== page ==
Greet the morning with a whole garden of bright flowers, splashed on cheery ceramic spongeware.
How many writers would have thought of the inspired “splashed on”?
Still, Sundance copy is sometimes uneven and sometimes repetitive. I’m trapped because I heavily admire the idea of the Southwestern-style gifts catalog but object to its carelessness. Two side-by-side descriptions; the one on the left begins:
Handsome, simply styled fireplace accessories blend with any decor and will last several lifetimes.
The one on the right begins:
Handsome, simply styled tools blend with any decor.
I guess the tools last only one lifetime, but what’s the rationale behind identical copy? If the fireplace accessories and the tools are designed for pairing, box them or use a common headline.
Crutchfield has a plethora of audio-visual items and yet somehow it makes them all sound exciting. That’s Gold Award caliber!
I’m looking at a two-page Crutchfield spread of MiniDisc players. It’s handled with 21st-century hyper-professionalism. In the upper left section is generic hype for recordable MiniDiscs, including a comparison with cassettes, a complete physical description for those who don’t know what a MiniDisc is and can do, and suggested uses, such as “Recording MDs from your CDs is super-easy!” Then we have a batch of player/recorders, each of which is described to advantage without denigrating any others. Nice job.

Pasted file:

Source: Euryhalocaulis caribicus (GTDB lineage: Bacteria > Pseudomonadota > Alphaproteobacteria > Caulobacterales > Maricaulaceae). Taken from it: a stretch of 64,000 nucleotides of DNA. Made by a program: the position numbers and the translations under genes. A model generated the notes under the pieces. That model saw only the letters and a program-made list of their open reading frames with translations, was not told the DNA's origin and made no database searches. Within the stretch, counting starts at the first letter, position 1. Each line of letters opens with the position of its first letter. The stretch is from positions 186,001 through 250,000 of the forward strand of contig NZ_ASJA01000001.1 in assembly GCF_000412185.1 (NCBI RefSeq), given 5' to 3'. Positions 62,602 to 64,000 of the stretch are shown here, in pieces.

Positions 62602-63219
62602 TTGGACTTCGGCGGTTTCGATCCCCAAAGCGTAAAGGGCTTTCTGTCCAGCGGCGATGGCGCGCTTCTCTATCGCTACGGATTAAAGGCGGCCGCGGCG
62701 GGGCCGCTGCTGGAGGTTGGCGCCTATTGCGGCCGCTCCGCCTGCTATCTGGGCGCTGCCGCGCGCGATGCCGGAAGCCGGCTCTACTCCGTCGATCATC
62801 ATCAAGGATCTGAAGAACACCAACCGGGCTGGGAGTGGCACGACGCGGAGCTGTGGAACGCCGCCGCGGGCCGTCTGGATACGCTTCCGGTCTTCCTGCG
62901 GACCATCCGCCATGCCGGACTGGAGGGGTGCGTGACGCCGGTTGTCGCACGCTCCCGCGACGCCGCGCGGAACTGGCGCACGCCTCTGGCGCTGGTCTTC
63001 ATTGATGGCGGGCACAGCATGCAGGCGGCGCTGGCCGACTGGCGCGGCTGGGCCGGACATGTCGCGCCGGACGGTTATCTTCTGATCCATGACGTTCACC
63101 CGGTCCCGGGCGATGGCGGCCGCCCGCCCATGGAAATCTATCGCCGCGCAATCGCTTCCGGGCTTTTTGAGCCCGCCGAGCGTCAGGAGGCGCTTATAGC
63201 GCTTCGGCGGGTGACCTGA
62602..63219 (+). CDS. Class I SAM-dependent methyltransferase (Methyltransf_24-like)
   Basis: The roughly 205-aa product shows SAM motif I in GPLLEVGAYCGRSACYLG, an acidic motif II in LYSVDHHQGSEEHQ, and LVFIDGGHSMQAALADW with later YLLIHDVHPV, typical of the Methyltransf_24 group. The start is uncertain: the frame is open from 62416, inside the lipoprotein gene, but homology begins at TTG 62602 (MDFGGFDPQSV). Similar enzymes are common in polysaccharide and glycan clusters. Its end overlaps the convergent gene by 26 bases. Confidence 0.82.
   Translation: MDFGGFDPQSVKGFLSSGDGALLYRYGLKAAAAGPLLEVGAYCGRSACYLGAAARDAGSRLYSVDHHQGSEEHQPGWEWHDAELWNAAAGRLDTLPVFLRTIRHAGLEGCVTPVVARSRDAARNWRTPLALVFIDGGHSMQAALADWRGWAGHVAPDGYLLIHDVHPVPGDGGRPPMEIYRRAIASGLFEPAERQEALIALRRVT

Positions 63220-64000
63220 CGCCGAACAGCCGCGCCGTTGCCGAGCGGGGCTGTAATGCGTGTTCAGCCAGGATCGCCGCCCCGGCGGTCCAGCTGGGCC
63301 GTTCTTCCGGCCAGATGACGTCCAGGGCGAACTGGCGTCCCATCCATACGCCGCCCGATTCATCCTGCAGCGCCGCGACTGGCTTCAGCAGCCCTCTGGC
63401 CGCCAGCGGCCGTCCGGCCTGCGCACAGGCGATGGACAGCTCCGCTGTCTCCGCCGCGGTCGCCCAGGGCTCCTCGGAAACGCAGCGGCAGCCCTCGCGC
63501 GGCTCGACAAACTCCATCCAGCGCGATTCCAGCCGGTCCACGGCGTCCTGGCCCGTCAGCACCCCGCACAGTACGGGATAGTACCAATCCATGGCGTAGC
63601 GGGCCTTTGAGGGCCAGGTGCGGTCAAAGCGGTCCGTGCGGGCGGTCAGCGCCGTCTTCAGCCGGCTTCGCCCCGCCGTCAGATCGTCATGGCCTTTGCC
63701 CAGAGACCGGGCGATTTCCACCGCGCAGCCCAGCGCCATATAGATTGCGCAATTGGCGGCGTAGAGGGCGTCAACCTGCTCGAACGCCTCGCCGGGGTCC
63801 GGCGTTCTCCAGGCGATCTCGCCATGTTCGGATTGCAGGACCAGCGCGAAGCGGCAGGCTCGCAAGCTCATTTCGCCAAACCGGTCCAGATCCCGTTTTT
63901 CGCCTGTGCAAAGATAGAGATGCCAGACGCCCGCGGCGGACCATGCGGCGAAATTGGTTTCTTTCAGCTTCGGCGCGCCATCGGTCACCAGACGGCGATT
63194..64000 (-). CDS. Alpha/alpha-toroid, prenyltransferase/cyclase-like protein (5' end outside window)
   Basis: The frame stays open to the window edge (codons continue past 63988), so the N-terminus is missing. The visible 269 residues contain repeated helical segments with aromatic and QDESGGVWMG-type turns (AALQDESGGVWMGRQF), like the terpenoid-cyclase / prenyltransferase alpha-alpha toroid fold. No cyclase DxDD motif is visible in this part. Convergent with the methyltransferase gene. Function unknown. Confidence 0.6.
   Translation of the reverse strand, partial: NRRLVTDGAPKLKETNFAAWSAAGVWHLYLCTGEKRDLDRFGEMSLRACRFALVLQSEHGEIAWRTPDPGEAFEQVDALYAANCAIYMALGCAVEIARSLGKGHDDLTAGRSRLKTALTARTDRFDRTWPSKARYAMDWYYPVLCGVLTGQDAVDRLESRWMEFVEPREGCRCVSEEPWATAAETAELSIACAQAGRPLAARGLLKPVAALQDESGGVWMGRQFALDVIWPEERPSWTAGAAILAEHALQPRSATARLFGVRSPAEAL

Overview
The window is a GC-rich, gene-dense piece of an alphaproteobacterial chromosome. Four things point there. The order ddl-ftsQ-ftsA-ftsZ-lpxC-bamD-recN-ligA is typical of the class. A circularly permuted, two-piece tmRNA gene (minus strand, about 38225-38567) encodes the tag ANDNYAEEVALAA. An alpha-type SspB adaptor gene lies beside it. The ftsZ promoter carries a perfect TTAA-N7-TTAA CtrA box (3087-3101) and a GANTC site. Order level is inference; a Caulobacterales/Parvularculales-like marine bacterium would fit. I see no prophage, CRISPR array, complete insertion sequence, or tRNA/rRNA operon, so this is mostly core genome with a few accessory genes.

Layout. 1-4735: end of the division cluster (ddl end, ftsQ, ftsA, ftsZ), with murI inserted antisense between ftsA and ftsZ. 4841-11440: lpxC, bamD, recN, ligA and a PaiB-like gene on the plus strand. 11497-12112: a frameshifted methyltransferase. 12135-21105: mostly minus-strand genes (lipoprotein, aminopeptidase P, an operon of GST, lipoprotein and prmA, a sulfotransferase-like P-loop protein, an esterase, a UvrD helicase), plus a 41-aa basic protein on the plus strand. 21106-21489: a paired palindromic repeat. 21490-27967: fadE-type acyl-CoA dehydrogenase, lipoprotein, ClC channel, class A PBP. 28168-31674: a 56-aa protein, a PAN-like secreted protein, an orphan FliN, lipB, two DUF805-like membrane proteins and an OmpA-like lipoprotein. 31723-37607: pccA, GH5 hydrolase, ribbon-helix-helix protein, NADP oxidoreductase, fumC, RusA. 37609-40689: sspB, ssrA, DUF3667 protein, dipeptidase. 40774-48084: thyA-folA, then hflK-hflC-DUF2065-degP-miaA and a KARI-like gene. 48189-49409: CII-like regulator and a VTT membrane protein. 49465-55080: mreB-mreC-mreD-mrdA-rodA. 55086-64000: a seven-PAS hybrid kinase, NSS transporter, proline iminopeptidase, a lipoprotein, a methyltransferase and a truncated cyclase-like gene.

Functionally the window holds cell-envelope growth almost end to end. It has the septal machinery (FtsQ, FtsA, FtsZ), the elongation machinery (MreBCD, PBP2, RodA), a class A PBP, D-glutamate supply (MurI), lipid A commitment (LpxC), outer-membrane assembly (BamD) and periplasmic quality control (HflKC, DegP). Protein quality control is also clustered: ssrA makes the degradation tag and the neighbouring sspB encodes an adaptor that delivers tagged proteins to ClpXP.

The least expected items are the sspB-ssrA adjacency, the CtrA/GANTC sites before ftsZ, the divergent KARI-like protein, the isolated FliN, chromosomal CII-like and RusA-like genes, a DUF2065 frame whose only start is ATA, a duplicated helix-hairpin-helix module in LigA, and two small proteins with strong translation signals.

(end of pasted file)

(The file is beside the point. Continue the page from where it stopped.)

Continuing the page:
French Country Living
Home decor catalog French Country Living combines first and third person. This catalog is a good “read,” whether you buy from it or not. Typical is a page with a standard “How we got it” column down the left edge, product to the right. The background column begins:
The Perfect Provenial Pottery
We criss-crossed Provence for ten years in search of the perfect Provenial pottery. Many were tried – in Biot, Valauria, and Aubagne – until we finally found the modest fabrique of Jean Espanet outside Avignon.
An adjacent product description for the pottery begins:
Provencal Pitcher and Wine Goblets
Frederic Mistral called Provence the “Empire of the Sun”, and it seems to be his sun that is captured in the radiant yellow glaze of this pitcher….